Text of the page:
Crossing Souls weighs heavy on nostalgia

… and no, there’s nothing wrong with the Earth’s gravitational pull.

Nostalgia has been “in” for a long while now, and it’s no news that games, especially the indie kind, have been shamelessly dipping their toes into it. Be it old movies, books, or even games themselves, the subject of recalling the rose-colored memories of yesteryear is a popular recurring theme. Why? Because everyone’s nostalgic about something.

In Crossing Souls’ case, its aim is laser pointed to the 1980s and its pop culture. And while some might turn away from it due to its over-reliance to an extreme of tropes from that particular point in time, such as its dirty VHS tracking layered animated cutscenes or the drawn out, unskippable sequences full of awkward, long-winded dialog, there’s still plenty of charm to it.

Picking up at some point in 1986, you play as a group of kids from a town in California who see themselves neck deep in a conspiracy that involves a certain magical artifact one of them happened to run into after a mysterious thunderstorm the night before. It all plays out like a mix between a whole bunch of movies from that time period, i.e The Goonies and Stand By Me —  they even go as far as say something like “we’re doing this together!” every so often, just so you don’t forget the overt references — but at one point eventually takes a welcome, even if not particularly surprising turn.

Clad in pixel art and using a viewpoint similar to something like Hyper Light Drifter, Crossing Souls has you take control of each of the kids as you find them during the intro portion. You’re able to switch around characters depending on specific needs throughout the game, such as having to push boxes in order to create a path, or shooting light boxes in order to solve a puzzle. The concept works well since each of the kids has their own quirks when it comes to combat as well, like different health point amounts, attacks and even evading options.

Speaking of combat, it feels a bit wonky due to how the controls are mapped to the controller. Evades handled by the right analog stick instead of an actual button, which gets in the way from actually moving your character with any amount of depth across the screen. That depth also threw me off during one of the many jumping sections in the game, resulting in a lot of reloading from the beginning until I got them just right. Even with the ability to adjust your movement in mid-air, there’s little time to do so before you miss — add to that some insta-fail things that can get in your way even while you’re in the air, like searchlights.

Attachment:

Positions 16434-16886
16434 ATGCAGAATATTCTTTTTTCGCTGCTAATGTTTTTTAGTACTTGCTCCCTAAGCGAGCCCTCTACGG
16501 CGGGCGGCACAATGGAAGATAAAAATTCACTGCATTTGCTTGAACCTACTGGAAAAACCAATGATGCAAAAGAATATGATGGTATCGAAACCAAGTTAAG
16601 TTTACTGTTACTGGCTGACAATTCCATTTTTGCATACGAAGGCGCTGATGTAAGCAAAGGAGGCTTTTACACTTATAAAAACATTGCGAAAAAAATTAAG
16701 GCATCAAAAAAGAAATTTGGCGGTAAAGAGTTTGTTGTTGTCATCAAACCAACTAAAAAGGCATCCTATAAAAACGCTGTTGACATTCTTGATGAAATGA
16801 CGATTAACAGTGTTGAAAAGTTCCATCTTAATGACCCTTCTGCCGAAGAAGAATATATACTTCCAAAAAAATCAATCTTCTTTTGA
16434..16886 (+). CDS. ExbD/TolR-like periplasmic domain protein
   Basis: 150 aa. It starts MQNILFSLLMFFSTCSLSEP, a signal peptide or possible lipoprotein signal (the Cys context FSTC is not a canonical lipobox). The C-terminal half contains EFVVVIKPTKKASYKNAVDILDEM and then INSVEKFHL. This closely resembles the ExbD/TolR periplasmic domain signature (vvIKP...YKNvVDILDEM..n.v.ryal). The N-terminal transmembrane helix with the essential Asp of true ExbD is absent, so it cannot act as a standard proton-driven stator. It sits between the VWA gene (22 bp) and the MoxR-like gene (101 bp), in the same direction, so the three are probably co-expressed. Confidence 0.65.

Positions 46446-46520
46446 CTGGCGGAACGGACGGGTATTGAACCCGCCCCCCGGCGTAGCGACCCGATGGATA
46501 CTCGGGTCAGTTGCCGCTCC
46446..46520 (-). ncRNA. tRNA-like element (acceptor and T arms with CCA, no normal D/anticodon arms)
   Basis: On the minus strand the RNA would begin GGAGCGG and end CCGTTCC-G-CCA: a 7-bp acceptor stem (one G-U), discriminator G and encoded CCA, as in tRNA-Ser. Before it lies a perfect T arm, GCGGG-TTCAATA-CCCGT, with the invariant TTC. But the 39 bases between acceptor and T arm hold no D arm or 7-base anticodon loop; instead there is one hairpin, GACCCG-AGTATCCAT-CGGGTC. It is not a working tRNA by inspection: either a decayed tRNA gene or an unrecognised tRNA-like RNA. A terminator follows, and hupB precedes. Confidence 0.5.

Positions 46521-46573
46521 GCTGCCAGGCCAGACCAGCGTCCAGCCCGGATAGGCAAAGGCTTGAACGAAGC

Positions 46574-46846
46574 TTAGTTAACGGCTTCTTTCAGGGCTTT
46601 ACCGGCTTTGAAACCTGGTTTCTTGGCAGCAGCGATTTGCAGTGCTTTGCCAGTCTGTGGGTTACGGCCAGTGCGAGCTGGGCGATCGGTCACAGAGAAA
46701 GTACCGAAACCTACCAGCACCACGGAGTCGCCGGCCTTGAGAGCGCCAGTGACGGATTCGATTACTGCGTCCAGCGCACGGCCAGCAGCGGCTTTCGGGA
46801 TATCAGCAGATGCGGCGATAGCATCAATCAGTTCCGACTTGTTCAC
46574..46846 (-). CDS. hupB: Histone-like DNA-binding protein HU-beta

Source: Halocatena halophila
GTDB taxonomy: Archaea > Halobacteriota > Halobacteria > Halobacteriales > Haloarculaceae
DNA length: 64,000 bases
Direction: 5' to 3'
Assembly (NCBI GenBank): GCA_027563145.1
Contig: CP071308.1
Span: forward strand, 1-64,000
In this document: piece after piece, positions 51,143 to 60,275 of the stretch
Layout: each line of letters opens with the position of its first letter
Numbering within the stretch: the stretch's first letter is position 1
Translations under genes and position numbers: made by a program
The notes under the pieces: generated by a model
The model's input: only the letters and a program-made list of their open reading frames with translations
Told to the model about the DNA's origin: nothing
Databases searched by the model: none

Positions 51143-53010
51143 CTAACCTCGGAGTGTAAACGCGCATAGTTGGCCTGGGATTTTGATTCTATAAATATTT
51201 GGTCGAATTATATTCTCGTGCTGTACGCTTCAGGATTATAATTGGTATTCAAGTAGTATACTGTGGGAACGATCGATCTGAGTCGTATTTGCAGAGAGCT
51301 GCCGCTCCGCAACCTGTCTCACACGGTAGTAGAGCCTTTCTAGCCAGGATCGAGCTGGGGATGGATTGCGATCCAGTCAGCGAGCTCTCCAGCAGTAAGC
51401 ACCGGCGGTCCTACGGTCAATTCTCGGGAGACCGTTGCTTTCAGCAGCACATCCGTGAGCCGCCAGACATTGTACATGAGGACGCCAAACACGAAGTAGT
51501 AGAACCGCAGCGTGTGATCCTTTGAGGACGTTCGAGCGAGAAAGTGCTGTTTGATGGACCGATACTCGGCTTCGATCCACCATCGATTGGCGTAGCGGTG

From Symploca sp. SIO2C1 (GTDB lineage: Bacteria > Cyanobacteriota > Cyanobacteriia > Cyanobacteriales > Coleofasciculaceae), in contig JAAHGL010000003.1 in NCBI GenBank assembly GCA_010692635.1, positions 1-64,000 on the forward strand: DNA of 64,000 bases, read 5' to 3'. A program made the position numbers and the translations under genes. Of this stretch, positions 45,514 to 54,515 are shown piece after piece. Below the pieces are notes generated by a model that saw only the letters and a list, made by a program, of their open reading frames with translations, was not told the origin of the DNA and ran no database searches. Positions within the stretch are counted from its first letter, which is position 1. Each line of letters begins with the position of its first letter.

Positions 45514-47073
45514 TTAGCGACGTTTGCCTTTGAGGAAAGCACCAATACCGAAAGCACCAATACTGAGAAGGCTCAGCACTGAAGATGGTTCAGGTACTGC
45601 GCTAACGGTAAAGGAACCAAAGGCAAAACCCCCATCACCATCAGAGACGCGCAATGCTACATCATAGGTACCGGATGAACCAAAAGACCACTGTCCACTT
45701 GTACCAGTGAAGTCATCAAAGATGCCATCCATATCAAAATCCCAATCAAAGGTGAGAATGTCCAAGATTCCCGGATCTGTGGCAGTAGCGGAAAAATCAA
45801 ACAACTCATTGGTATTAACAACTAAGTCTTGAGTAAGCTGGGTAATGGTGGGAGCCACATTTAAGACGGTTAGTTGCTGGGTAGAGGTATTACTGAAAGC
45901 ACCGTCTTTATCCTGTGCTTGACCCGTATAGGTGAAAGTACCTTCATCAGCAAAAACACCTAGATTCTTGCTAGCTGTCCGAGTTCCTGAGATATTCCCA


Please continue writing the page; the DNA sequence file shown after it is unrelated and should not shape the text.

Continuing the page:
I eventually chose to stick with the bigger kid who’s tougher and more resilient for combat, and using the protagonist, who’s the only one able to climb ladders and shimmy across vines as my platformer, switching with the jetpack kid to cross longer gaps. That group interchange got more demanding the further I got into Crossing Souls, but never to the point of it being annoying.

The one thing that is a little weird me is that there’s no character development system at all in this game, especially taking into account the amount of side content to partake in, it’d be easy to expect some sort of experience point balancing or even upgrades to health points and such, but no, there’s nothing to be had, other than picking up hidden collectibles that net you a handful of achievements/trophies.

It would’ve been cool to have some sort of buff up to the group because some of the boss encounters can get a little hairy. Coupled with the fiddly controls, having to dodge projectiles and find open spots in bullet-heavy attack patterns can prove to be pretty challenging. While the boss fights can be considered tough but doable, the intermingled minigames proved to be too much for some players. One in particular involving the DeLorean — no cute reference there, it’s THE time machine from Back to the Future III, complete with all the circuitry and lingo, as well as Einst… er… Copernicus — has you mashing buttons Track & Field style in order to boost Doc’s ride fast enough so it travels back in time had the developers patch its difficulty down due to public outcry.

Even though I didn’t particularly have any problems relating to difficulty, it did bother me that there’s no way to skip any of the lengthy dialog bits or cutscenes during the game, which made retrying some sections quite annoying, especially towards the very end. The fact that checkpoints don’t occur regularly is troubling, even more so since you can only save your game at save point diskettes.

There’s an undeniable charm to Crossing Souls that comes from its presentation and reverence to that period in pop culture that clearly shows the developers’ passion for that decade. So much of the game hinges on that nostalgic bone, with pixelized He-Man, Teenage Mutant Ninja Turtles and the such dolls everywhere, posters with various popular franchises and even collectible video tapes from famous movies, comically edited out for obvious reasons.

The amount of references might prove to be a little too much for some players, but considering Crossing Souls run time of around six hours, I didn’t find it overt,  thanks to the zipping pace the game carries itself, lengthy (and did I mention unskippable?) cutscenes notwithstanding. Glaring issues aside, I had a good time playing this game.